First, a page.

The scholarly quest for the roots of the religious right has already passed through several iterations. Darren Dochuk's impressive book builds on this work and pushes the narrative back another generation or two.
Mark Silk notes an interesting moment at the Republican
presidential debate Monday night in New Hampshire: Rick Santorum's take on
religion in public life sounds an awful lot like the one then-Senator Obama articulated in 2006.
Christians need to support the cause of a Palestinian state that
will live peacefully beside Israel—and at the same
time reach out to our Jewish neighbors in
friendship and love and shared commitment to the common good.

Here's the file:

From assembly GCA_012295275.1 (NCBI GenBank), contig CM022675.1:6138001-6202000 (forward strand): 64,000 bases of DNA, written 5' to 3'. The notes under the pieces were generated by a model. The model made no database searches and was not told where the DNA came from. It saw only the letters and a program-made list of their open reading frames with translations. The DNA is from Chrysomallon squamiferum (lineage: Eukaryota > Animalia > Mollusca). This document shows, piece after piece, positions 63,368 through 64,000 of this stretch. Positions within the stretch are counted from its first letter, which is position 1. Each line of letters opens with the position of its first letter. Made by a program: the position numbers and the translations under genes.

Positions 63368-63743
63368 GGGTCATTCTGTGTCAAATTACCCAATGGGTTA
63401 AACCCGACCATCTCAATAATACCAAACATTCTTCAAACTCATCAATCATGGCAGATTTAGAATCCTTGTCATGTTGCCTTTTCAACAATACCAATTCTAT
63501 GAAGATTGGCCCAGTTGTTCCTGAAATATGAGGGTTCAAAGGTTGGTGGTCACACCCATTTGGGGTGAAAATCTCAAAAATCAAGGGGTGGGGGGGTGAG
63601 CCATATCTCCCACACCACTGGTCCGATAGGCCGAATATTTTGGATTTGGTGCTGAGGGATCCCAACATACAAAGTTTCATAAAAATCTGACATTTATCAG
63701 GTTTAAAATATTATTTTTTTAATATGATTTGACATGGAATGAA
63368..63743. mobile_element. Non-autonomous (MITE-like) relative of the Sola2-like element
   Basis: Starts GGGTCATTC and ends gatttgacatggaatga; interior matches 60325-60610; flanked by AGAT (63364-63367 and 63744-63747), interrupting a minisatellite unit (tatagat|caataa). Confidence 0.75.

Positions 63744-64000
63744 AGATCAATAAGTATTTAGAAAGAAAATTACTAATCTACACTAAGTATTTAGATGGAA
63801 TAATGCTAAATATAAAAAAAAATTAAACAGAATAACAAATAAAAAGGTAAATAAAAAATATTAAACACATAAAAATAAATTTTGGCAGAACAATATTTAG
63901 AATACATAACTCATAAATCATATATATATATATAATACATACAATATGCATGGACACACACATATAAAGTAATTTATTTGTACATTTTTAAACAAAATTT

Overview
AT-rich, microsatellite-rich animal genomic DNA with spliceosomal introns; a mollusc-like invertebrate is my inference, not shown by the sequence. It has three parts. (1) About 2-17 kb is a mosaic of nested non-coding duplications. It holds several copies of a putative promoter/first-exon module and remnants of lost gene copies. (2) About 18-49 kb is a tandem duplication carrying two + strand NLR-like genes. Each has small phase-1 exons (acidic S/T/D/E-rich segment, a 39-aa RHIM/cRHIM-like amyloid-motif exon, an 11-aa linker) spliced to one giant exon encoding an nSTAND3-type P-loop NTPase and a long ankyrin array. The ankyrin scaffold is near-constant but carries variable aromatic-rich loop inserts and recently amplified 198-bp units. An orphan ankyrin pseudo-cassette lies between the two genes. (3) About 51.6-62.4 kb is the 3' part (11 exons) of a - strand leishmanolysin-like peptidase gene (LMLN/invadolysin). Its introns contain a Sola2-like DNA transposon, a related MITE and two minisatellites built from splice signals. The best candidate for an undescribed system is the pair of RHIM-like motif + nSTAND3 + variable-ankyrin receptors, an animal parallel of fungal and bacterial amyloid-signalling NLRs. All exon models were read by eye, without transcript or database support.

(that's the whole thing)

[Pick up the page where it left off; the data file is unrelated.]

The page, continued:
It's routine, as you get out your credit card in the supermarket
checkout line, to be asked to donate a few dollars to medical research. It's an
easy way to contribute--and who wouldn't want to help conquer breast cancer or
Now that it's summer, I'm on the lookout for nonviolent
water toys. They're a lot harder to find than one might think. If you
look past the brightly colored plastic, all you're left with is mock
weapons: rapid-firing automatics, pistols, double-barreled rifles, AK-47s
The attention given to the extreme and increasing wealth of the top 1 percent can be misleading. It glosses over the fact that the people just below them—those in the 81st to 99th percentile—are also gaining wealth much faster than other sectors, pulling away from the middle-class people below them. The focus on the top 1 percent gives those other members of the upper class the illusion that they’re in the same economic boat as the population below them when they are not (Brookings, September 10).